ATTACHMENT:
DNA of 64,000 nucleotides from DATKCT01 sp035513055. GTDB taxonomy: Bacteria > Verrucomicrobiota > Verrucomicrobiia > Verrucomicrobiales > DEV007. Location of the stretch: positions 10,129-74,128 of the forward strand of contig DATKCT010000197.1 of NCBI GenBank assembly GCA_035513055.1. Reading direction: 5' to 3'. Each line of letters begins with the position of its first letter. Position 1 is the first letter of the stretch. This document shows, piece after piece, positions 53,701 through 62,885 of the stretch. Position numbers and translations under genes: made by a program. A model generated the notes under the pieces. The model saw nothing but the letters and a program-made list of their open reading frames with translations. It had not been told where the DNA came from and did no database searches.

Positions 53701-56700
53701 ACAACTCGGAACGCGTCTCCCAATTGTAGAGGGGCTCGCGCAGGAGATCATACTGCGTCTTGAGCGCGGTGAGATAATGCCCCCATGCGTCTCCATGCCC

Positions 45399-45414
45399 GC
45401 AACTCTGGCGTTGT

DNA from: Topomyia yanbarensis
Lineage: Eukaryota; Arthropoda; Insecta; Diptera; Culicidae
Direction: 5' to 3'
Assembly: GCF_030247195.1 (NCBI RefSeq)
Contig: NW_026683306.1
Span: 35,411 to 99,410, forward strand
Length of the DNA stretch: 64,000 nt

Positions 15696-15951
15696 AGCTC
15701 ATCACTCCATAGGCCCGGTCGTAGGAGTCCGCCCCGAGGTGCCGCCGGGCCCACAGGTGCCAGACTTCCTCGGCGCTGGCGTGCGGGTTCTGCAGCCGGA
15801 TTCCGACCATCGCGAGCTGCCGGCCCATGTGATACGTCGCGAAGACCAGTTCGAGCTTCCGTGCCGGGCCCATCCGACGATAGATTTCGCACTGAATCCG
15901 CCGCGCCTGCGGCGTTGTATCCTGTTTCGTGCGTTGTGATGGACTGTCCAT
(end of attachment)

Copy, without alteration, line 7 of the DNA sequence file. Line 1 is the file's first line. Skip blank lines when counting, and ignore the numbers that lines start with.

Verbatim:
DNA from: Topomyia yanbarensis